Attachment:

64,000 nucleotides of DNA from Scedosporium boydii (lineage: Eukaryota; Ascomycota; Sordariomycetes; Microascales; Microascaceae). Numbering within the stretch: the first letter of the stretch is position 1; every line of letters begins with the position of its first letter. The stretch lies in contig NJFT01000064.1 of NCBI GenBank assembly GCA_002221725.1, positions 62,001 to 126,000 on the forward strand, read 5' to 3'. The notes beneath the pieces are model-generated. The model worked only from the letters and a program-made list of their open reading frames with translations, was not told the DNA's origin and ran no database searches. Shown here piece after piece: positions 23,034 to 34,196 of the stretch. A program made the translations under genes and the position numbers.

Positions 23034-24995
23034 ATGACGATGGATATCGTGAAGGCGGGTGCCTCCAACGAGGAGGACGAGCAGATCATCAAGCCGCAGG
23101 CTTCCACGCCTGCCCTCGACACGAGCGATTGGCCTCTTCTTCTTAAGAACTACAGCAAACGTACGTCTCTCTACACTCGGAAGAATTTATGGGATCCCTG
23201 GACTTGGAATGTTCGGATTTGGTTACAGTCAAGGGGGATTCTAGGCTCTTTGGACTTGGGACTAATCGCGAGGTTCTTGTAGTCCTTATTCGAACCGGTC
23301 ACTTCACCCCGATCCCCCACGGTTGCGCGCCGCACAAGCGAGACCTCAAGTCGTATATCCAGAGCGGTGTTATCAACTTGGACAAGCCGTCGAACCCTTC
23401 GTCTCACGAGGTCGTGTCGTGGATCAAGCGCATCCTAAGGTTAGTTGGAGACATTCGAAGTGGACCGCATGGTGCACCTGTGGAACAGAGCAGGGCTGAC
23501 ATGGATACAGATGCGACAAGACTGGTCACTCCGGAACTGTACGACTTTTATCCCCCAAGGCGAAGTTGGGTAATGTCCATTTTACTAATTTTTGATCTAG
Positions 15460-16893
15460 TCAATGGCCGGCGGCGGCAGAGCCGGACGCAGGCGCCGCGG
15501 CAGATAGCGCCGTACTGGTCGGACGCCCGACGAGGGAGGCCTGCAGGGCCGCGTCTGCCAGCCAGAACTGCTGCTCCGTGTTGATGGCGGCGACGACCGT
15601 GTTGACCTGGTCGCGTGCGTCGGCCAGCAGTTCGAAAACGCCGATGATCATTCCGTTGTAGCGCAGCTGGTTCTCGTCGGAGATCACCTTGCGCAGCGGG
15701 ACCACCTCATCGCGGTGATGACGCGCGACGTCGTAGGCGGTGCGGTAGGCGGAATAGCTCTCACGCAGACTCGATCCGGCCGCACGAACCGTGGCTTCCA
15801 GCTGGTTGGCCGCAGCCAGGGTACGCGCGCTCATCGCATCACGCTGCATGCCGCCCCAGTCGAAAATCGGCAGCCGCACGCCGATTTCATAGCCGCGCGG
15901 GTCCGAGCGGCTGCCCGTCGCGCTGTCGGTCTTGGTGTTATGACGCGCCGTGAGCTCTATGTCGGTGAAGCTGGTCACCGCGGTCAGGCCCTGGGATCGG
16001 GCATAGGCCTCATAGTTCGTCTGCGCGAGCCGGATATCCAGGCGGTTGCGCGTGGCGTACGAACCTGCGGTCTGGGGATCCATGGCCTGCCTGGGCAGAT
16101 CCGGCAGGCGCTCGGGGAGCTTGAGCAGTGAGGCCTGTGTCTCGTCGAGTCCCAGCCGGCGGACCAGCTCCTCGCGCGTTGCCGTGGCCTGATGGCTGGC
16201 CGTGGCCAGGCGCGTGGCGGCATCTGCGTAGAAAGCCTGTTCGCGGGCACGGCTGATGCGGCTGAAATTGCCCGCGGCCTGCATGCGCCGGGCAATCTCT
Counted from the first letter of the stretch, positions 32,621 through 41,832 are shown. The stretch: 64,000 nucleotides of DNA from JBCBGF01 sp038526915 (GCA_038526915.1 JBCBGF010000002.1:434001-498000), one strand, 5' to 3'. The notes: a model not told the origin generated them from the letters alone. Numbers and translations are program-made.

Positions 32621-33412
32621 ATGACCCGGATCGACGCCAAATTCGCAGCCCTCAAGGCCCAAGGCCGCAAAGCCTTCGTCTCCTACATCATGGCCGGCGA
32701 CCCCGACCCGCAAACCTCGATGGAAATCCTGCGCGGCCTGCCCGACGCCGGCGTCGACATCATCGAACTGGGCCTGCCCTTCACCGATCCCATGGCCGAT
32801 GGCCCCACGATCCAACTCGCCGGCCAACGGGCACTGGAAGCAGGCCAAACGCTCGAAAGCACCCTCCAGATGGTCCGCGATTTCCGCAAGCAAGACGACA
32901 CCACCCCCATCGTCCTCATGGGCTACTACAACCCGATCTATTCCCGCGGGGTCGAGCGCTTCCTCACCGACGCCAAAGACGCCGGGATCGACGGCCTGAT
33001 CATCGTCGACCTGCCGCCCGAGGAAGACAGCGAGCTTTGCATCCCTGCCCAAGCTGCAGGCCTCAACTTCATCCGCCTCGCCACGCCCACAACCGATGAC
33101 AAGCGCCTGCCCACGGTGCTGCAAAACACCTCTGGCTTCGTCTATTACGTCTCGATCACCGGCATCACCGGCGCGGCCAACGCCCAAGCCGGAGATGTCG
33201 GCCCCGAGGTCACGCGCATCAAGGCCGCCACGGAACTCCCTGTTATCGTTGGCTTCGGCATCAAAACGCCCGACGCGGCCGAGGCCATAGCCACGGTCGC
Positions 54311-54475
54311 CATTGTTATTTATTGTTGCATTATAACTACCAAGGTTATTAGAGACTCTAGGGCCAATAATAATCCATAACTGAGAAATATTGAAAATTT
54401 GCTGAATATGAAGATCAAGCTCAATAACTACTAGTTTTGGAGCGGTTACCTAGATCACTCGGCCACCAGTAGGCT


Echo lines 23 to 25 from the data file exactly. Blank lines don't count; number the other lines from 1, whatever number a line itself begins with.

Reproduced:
32801 GGCCCCACGATCCAACTCGCCGGCCAACGGGCACTGGAAGCAGGCCAAACGCTCGAAAGCACCCTCCAGATGGTCCGCGATTTCCGCAAGCAAGACGACA
32901 CCACCCCCATCGTCCTCATGGGCTACTACAACCCGATCTATTCCCGCGGGGTCGAGCGCTTCCTCACCGACGCCAAAGACGCCGGGATCGACGGCCTGAT
33001 CATCGTCGACCTGCCGCCCGAGGAAGACAGCGAGCTTTGCATCCCTGCCCAAGCTGCAGGCCTCAACTTCATCCGCCTCGCCACGCCCACAACCGATGAC